In recent years, researchers at IISc have also increasingly been working on neuromorphic approaches to understand brain function.
The research and capacity building that will be realized through this ICNS – BCD alliance will position both IISc and WSU at the forefront of this highly interdisciplinary endeavour.
“Computational approaches to understanding brain function form an important and growing area of interdisciplinary research. Gaining a detailed understanding of the human brain has been termed one of the grandest challenges of the 21st century,” said Prof. Jayant Modak, Deputy Director, IISc. “Many different faculty members interested in different aspects of this problem have recently come together and formed an informal research group on Neuromorphic Engineering and Computation. This group comprises more than twenty faculty members from seven different departments pointing to the interdisciplinary nature of this research endeavour. The group includes researchers in experimental and theoretical neurobiology, artificial intelligence, machine learning, signal processing, electronic systems, hybrid (electronic and neural) hardware systems, etc. The group’s activities are generously funded by an endowment created by Mr. Kris Gopalakrishnan and Mrs. Sudha Gopalakrishnan. The endowment also supports the hosting of three distinguished chair professors, Shihab Shamma (University of Maryland), Vasant Honavar (Penn State), and Christos Papadimitriou (Columbia University).”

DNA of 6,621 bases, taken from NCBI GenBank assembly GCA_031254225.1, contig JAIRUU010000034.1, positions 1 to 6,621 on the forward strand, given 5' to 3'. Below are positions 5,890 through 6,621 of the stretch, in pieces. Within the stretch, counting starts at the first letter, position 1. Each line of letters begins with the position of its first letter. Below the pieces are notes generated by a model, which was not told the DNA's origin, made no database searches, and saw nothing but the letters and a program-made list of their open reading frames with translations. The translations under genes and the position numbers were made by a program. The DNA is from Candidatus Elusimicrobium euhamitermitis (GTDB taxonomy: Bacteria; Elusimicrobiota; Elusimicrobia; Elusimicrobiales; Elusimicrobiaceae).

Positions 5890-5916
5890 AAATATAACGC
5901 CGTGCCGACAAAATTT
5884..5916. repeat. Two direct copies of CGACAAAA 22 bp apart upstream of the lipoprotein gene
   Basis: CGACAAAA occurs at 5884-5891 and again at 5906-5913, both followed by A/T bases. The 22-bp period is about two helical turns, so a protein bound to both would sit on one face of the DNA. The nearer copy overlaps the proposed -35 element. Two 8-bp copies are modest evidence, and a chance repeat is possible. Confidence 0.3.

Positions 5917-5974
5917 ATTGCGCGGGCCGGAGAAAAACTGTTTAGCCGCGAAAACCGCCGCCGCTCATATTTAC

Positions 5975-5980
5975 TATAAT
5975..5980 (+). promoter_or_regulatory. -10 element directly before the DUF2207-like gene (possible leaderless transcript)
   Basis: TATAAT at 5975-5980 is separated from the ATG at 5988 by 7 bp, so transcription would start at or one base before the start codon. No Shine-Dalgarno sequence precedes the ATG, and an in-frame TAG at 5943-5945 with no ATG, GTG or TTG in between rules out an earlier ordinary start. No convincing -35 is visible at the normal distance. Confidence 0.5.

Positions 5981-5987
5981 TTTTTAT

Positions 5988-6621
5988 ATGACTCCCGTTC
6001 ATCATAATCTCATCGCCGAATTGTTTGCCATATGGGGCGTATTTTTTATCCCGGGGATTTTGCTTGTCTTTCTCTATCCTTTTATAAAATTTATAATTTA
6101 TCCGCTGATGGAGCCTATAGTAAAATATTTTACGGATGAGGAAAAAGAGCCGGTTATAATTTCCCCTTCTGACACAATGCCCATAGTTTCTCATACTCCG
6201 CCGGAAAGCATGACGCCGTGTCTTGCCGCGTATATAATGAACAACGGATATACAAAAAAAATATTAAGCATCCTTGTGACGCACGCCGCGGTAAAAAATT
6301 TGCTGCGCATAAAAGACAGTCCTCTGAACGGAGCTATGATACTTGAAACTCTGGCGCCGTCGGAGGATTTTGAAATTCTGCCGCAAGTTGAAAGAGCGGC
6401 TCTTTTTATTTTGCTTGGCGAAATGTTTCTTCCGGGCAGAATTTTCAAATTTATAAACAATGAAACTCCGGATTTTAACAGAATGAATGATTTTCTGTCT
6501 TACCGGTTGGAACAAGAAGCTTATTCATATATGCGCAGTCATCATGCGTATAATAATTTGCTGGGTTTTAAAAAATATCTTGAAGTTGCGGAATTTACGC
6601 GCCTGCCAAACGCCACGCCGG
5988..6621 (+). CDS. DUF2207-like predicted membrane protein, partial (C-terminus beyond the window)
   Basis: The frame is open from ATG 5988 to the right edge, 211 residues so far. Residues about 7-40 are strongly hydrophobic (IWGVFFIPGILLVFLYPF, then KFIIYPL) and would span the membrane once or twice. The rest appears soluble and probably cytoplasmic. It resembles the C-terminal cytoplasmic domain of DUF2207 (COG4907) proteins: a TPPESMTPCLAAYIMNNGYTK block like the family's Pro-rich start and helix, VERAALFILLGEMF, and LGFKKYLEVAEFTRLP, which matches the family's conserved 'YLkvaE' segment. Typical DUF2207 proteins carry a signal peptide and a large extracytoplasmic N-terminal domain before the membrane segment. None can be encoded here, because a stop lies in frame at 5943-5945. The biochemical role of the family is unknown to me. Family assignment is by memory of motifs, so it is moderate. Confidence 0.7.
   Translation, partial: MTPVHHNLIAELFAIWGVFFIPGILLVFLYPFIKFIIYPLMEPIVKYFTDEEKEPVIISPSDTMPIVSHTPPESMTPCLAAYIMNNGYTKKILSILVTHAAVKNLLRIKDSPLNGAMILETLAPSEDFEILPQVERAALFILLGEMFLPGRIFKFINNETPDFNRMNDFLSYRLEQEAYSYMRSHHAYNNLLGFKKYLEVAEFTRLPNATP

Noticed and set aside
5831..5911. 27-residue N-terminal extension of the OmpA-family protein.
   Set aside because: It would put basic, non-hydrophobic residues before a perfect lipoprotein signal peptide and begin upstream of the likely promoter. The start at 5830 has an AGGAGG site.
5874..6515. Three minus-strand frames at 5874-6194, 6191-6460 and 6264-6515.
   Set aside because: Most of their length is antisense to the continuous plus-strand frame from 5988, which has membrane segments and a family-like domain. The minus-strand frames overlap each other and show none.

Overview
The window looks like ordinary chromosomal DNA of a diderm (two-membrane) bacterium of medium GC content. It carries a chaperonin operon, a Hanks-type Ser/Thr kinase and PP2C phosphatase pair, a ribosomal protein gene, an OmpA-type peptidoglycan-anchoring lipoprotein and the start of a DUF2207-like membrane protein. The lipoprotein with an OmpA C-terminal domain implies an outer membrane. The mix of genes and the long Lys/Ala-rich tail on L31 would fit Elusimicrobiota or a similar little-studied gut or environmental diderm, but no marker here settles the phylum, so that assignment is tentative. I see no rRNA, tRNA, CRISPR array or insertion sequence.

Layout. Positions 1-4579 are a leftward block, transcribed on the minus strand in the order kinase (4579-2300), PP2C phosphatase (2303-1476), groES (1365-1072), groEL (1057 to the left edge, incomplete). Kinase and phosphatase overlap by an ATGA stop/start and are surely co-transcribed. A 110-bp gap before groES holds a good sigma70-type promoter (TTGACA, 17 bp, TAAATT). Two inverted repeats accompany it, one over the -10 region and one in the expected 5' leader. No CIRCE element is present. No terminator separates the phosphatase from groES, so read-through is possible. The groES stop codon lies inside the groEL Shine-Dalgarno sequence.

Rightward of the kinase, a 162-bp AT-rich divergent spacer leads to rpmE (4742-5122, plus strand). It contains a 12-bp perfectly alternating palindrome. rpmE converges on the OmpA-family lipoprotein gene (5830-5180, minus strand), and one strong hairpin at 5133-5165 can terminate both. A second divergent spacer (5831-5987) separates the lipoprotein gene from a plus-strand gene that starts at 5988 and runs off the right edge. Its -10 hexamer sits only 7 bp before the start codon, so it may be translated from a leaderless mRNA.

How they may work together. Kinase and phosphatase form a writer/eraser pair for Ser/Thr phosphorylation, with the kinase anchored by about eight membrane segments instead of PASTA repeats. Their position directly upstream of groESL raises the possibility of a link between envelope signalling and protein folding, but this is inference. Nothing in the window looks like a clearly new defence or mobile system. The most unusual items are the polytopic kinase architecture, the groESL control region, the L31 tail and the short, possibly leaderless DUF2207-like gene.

“The collaboration with the International Centre for Neuromorphic Systems will be an important initiative for the BCD group at the Indian Institute of Science,” he added. “It will enable synergistic scaling up of the intense research activity in this emerging area.”
Western Sydney University (WSU), Australia. WSU is a world-class university, globally recognised for its research strengths and innovations in teaching and rated 5 stars by QS. It is currently among the top 2% of universities in the world and ranked 70 in Asia Pacific, Times Higher Education World University Rankings 2018. Western Sydney University is a registered provider under the Commonwealth Register of Institutions and Courses for Overseas Students (CRICOS) 00917K.
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The Indian Institute of Science (IISc) was founded in 1909 as a result of a collaborative effort between the visionary industrialist Jamsetji Nusserwanji Tata, the Government of India and the Maharaja of Mysore. Over the last century, IISc has emerged as India’s premier destination for higher education and advanced research in all science and engineering disciplines. IISc been ranked as the No. 1 university of higher education in India 3 times in a row by the MHRD NIRF rankings. Recently, the Government of India has selected IISc as one of the public institutions of higher education and research to be designated as an Institution of Eminence.